GCI TECH NOTES ©
In 1991, EPA released the "BIF Regulations". As part of those regulations, EPA established ambient impact limits for the BIF list of ten metals. As we prepare to review the next round of EPA regulations on thermal treatment facilities, it may be worth reviewing the 1992 emission rates for metals from cement kilns as compared with the BIF limits and other previously established ambient criteria. Prior to the BIF regulations, state air agencies frequently used American Council of Government and Industrial Hygienists (ACGIH) time weighted average (TWA) limits to establish ambient impact limits. It was common practice to divide the ACGIH TWA by ten to conservatively set an ambient impact limit. It should also be noted that ACGIH TWA limits were designed to conservatively protect workers in a forty hour per week, constant exposure environment, over forty years to levels judged to have no negative health impact.
Graphs 1 through 5 present ambient impact levels from 33 cement plants tested during the 1992 round of BIF tests. Also displayed is the BIF limit and the ACGIH TWA limit divided by ten. Bear in mind that the cement plant data represents "worst case operating conditions" and metal spiking. The limits on Graph 4 are for hexavalent chromium while the emissions data represents total chromium. For those plants that tested hexavalent chromium emissions, levels were generally non-detects and about 100 times less than total chromium emissions.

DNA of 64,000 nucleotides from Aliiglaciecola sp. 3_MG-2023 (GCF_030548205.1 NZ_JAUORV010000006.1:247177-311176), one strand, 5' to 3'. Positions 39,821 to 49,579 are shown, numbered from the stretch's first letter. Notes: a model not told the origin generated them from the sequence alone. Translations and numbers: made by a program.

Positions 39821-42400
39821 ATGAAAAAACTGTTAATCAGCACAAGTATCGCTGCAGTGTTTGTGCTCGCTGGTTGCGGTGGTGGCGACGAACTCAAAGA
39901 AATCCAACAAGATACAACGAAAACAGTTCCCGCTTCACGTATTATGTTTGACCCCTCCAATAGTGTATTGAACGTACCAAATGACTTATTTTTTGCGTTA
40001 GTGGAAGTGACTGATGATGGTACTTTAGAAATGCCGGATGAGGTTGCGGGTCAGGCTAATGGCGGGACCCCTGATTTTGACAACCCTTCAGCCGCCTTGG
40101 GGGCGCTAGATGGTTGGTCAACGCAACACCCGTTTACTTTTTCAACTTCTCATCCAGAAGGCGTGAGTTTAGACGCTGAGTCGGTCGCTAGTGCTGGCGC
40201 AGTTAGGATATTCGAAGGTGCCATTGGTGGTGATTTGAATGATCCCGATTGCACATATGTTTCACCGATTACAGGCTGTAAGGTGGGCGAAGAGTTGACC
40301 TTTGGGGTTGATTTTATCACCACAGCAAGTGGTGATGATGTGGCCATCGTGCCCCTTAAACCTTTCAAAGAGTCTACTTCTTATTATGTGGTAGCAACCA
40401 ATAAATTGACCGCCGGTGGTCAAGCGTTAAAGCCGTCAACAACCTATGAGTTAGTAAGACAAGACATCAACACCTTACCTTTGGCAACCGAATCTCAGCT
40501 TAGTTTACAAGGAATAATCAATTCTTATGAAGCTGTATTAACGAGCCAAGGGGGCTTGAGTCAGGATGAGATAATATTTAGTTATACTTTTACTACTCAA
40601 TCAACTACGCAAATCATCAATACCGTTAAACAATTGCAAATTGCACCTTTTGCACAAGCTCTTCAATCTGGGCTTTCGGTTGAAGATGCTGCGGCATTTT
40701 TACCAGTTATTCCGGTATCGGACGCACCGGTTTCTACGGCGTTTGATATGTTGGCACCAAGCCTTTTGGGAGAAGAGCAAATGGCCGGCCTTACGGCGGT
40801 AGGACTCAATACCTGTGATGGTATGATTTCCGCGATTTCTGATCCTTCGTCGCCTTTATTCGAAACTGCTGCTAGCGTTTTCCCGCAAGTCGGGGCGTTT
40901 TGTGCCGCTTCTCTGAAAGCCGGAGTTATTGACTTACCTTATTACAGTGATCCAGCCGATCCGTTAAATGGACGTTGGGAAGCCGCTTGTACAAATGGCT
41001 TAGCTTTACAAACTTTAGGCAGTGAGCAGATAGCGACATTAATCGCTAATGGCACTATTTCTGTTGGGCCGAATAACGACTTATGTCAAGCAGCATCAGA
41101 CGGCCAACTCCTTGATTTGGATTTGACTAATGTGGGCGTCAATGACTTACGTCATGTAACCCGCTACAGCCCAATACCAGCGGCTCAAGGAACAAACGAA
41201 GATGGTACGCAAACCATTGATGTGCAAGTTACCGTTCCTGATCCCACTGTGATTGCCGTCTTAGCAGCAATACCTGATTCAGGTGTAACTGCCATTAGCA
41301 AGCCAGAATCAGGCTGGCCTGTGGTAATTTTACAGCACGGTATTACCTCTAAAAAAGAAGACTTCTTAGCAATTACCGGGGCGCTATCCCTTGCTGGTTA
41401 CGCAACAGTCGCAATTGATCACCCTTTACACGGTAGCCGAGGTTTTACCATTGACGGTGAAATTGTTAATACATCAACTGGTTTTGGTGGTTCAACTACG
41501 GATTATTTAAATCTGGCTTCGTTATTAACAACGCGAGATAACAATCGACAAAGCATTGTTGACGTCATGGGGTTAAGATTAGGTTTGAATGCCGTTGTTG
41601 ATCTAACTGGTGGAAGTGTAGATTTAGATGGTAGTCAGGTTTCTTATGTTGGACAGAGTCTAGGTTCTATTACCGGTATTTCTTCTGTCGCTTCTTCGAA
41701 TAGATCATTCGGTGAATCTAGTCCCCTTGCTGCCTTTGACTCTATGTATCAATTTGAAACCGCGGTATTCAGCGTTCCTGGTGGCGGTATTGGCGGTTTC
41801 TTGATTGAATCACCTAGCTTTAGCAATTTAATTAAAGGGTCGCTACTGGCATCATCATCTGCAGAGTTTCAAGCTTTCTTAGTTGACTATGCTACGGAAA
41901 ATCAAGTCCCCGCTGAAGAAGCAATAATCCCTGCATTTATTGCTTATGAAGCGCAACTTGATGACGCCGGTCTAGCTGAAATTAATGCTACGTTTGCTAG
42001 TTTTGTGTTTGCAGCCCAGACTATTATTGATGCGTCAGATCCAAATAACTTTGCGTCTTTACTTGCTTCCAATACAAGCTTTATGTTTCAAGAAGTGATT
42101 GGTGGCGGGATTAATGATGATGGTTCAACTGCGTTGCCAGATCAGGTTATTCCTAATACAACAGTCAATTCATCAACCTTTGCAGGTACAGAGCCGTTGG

Given the information presented in those graphs, the following questions must be asked: